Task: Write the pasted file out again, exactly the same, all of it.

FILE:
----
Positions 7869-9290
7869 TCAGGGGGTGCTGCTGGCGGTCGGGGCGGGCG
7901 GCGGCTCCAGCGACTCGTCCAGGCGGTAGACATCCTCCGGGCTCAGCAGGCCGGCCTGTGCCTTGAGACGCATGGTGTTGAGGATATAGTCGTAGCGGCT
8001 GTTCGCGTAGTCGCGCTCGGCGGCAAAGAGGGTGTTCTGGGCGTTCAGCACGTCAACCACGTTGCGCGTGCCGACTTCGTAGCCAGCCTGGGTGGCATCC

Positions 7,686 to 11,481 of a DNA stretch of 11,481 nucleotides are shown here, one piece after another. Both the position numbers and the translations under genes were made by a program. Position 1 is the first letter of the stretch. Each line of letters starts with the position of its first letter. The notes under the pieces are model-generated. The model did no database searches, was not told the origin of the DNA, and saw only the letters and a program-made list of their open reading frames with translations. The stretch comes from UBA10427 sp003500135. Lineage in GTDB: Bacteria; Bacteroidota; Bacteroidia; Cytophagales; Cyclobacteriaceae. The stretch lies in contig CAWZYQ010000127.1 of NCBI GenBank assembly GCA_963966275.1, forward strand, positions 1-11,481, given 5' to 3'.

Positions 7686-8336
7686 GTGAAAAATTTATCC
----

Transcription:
Positions 7869-9290
7869 TCAGGGGGTGCTGCTGGCGGTCGGGGCGGGCG
7901 GCGGCTCCAGCGACTCGTCCAGGCGGTAGACATCCTCCGGGCTCAGCAGGCCGGCCTGTGCCTTGAGACGCATGGTGTTGAGGATATAGTCGTAGCGGCT
8001 GTTCGCGTAGTCGCGCTCGGCGGCAAAGAGGGTGTTCTGGGCGTTCAGCACGTCAACCACGTTGCGCGTGCCGACTTCGTAGCCAGCCTGGGTGGCATCC

Positions 7,686 to 11,481 of a DNA stretch of 11,481 nucleotides are shown here, one piece after another. Both the position numbers and the translations under genes were made by a program. Position 1 is the first letter of the stretch. Each line of letters starts with the position of its first letter. The notes under the pieces are model-generated. The model did no database searches, was not told the origin of the DNA, and saw only the letters and a program-made list of their open reading frames with translations. The stretch comes from UBA10427 sp003500135. Lineage in GTDB: Bacteria; Bacteroidota; Bacteroidia; Cytophagales; Cyclobacteriaceae. The stretch lies in contig CAWZYQ010000127.1 of NCBI GenBank assembly GCA_963966275.1, forward strand, positions 1-11,481, given 5' to 3'.

Positions 7686-8336
7686 GTGAAAAATTTATCC